Can your sweat offer clues as to when and how much you need to refuel during a workout? This is the idea behind Fuelstrip. By wiping your sweat as you workout, the Fuelstrips change color to tell you the state of your glycogen stores and when it might be time to top them up.
We all know that eating and drinking during endurance exercise can delay fatigue and enhance our performance. However, it is not always easy to know exactly how much to eat and when. Most people, myself included, either simply refuel when they start to feel tired or eat whenever they get the chance to take a break.
Fuelstrip is trying to make refueling more of an individual science and less of an art with test strips designed to detect the amount of ammonia in your sweat. As you exercise intensely over time, your glycogen stores begin to deplete and your body turns to fat and muscle for energy. Once you reach the point of muscle break down, circulating levels of ammonia increase and are continually excreted in your sweat in larger volumes. The Fuelstrips detect these increasing levels of ammonia, changing colors to visually demonstrate your progressive muscle break down.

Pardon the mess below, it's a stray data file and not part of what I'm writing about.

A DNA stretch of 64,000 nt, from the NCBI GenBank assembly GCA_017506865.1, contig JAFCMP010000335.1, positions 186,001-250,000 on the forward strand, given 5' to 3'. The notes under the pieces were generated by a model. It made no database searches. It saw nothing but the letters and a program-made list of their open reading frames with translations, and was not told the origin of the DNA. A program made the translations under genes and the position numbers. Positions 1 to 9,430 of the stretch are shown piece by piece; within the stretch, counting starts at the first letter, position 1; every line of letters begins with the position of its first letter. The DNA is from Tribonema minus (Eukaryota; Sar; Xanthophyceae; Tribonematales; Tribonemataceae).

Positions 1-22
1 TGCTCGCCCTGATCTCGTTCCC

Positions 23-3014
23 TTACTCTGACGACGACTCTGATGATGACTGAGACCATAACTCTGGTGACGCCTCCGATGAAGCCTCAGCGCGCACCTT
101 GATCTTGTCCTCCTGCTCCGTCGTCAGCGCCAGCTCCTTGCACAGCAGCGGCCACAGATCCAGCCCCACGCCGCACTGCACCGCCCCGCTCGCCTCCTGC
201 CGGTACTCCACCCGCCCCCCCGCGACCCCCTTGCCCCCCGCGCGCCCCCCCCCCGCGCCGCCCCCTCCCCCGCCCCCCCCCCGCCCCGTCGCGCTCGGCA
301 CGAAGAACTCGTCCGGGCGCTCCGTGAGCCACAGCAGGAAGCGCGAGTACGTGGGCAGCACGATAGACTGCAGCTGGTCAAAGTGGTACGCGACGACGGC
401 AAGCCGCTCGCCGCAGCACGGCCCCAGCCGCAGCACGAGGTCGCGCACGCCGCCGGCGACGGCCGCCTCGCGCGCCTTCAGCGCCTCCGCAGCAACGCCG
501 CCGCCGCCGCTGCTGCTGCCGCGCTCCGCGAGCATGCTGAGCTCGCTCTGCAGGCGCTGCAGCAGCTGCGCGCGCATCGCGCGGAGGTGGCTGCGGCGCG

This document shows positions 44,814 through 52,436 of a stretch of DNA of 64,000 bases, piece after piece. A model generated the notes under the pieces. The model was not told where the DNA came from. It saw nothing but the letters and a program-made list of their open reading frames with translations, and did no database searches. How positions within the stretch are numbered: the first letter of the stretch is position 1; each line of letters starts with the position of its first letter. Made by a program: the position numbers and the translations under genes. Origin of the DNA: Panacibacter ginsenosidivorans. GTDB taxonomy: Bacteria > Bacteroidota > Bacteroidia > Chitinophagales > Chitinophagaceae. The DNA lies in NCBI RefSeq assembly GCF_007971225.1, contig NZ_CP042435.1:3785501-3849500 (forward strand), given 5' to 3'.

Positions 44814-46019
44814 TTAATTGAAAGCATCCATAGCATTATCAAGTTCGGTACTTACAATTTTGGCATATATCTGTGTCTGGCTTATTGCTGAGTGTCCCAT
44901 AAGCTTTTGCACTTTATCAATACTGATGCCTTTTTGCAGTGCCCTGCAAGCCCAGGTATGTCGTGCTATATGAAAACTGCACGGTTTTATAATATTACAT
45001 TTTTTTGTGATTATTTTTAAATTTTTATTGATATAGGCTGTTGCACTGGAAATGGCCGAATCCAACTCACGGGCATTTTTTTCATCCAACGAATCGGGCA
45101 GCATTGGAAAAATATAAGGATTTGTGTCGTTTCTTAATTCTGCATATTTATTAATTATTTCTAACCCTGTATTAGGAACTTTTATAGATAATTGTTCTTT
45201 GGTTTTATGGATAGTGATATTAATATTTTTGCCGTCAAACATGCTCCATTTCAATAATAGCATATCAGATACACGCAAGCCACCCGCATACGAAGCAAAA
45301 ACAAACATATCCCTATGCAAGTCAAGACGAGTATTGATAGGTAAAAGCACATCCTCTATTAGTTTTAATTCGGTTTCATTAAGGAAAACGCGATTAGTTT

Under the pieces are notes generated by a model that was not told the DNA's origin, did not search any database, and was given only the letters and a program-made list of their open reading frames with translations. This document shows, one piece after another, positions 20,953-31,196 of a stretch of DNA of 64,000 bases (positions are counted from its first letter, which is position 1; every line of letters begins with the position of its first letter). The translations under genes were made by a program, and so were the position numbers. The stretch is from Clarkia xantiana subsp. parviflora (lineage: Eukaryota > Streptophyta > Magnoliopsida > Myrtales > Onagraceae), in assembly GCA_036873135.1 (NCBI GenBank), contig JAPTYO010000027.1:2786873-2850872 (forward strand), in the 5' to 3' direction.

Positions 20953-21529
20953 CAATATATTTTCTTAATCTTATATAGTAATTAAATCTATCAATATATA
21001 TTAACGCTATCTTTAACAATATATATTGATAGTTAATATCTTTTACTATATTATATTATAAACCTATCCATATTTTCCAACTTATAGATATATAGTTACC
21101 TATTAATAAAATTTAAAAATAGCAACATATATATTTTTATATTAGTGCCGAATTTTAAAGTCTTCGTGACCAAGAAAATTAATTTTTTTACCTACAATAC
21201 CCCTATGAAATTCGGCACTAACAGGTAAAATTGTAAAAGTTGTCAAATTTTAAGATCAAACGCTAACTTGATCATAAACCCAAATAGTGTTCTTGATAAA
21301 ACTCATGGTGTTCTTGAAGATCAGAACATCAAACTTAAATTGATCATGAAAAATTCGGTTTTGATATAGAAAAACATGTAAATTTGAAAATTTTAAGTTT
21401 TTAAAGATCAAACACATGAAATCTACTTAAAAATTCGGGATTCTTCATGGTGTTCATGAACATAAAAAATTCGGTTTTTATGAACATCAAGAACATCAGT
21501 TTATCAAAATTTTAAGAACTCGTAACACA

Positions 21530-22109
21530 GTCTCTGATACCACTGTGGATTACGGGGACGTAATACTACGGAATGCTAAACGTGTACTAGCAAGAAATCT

Once wiped against the sweat on your forehead, the Fuelstrip will change color from orange to yellow to green and finally blue as your glycogen depletion progresses. Conveniently, the company also sells their own chews and recommends eating a corresponding number of Fuelchews according to your Fuelstrip test results (1-4 chews). I imagine the Fuelstrips will work well with any energy chews or similar food just by comparing carbohydrate amounts and other ingredients.
Given that one vial containing 6 Fuelstrips costs $2.49, you could be spending tons of money per workout if you tested at the recommended 15 minute interval. However, the strips could be interesting to use as a test from time to time to see how your body is adapting to training programs or during endurance events for optimal performance.